He edited the anthology and hypothetical catalogue None of the Above (2011) on curating and the curatorial in the key of fiction. His publications include, among others, 'Untitled’ (Constants Are Changing) on the works of Felix Gonzalez-Torres, published in 2010. He has contributed to a number of magazines, among Art Licks, Cura., Estonian Art and Metropolis M. In 2012 he was the recipient of the inaugural NEON Curatorial Award at The Whitechapel Gallery, in recognition of his fiction and literature-based approach to curating. Recently, he was awarded the Akbank Sanat International Curator Competition 2014.

Niekolaas Johannes Lekkerkerk is a member of IKT – International Association of Curators of Contemporary Art

Statement:

In my curating and writing practice I am mostly concerned with social and political discourses that revolve around daily living and working conditions, cultural norms and ideologies, often grounded in the key of making an enquiry into different modes of being and forms of existence in the world, and thinking radical forms of otherness through differing – allowing for human thought to acquire nonhuman perspective. In that, I seek for the conceptual integration of theoretical, fictional and speculative dimensions and the time and space of an exhibition – the exhibition as a form of ecological thinking and patchwork-making that gives shape to social assemblages, a diplomatic zone inclusive towards a plurality of perspectives and complexities entering into the frame.

Through my work I aim to advocate the loosening of thought from the constraints of human phenomenality. This idea is practiced through curating as a tool for thinking and finding one's inscription into contemporaneity through artistic practices, activated and enabled as to engineer new domains of experience in which speculative aesthetics and metamorphic zones put forward prompts and triggers rendering ourselves more affective and sensitive towards the idea of the human as a constantly becoming, far from stable, unified, and autonomous life form.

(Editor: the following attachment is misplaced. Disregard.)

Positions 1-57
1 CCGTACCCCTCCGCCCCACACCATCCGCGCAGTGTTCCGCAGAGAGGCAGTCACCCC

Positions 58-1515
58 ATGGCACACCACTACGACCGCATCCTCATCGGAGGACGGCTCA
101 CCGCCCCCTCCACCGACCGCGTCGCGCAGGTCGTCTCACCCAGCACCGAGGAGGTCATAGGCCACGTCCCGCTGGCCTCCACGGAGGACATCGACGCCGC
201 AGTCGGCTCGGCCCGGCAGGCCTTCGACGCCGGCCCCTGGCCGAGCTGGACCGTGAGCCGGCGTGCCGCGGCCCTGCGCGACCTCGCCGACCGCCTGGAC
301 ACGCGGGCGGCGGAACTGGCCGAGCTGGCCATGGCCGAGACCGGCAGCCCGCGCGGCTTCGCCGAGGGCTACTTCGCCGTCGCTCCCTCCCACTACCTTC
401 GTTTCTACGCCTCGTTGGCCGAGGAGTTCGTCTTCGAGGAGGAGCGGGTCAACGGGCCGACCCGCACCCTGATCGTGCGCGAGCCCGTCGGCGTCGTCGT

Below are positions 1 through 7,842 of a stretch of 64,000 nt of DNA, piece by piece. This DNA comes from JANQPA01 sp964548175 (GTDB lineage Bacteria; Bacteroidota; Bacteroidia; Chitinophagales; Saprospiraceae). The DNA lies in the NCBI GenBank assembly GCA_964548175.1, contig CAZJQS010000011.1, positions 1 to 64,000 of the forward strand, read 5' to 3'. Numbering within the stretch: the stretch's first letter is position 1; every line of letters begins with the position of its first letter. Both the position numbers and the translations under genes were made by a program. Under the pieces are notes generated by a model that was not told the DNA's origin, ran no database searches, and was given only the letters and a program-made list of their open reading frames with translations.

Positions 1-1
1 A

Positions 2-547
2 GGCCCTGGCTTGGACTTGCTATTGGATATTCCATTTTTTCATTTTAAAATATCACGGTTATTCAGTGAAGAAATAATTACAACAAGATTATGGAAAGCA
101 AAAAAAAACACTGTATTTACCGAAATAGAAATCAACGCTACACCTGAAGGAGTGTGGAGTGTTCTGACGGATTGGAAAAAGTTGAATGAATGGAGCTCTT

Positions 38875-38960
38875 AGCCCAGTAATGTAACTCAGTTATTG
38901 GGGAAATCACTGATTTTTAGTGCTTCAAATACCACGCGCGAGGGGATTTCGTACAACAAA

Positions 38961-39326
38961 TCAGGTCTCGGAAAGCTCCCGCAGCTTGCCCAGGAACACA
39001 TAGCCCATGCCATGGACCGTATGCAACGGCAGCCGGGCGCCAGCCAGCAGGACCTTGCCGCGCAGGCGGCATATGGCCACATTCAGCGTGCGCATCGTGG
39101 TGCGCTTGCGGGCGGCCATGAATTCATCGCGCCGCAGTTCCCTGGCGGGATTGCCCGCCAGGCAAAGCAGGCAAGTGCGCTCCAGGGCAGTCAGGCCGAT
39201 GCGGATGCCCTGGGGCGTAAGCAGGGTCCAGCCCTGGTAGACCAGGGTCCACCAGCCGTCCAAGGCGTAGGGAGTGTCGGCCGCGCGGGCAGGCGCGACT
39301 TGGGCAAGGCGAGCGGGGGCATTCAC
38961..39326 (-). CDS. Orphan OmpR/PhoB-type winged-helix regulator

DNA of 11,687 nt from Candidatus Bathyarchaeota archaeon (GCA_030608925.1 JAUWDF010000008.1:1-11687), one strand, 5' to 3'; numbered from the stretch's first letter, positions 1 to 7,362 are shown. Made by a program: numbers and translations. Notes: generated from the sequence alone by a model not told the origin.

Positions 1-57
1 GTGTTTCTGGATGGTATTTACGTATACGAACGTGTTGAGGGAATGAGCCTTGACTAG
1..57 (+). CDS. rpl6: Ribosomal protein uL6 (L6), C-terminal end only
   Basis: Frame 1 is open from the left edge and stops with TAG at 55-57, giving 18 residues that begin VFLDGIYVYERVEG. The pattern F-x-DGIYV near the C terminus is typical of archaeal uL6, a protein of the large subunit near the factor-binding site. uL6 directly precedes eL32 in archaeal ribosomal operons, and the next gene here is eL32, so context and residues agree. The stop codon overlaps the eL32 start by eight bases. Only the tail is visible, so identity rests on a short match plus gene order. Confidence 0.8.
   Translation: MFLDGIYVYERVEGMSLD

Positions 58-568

Herein my basic units of interest and research trajectories include: nature-culture debates (Anthropocene, Capitalocene), identity-formation and selfhood in digital environments and within advanced-capitalist, the exhibition as an ecological container and assembling ground, cosmopolitics, and the intersection of fiction, literature and contemporary art. More recently I have taken interest in developing projects around the idea of what it means to jointly conceive of ‘livable ecologies’ in the wake of the Anthropocene and within advanced-capitalist societies; the politics of location in coming to grips with inter-agentivity, intersectionality and multi-species thinking and becoming with other modes of being in the world; the idea of “thinking without the head” as a way to approach non-cognitive entities, among the fields of plant ontology and communication; the development of diplomatic, generative and imaginative exhibitionary templates that surpass the persistent, often preempted divisions between object and subject, nature and culture; the interconnections between language performativity, communication processes and the fleshed existence in relation to digital and technological manifestations within the frame of advanced-capitalism; theories of access, matter, and materially-discursive practices; curating as process ontology; sonic and acoustic imagination; acting out in a time-pressured culture of high-performance; the complexity of the present as a-temporal and untimely, among other analogies of examples.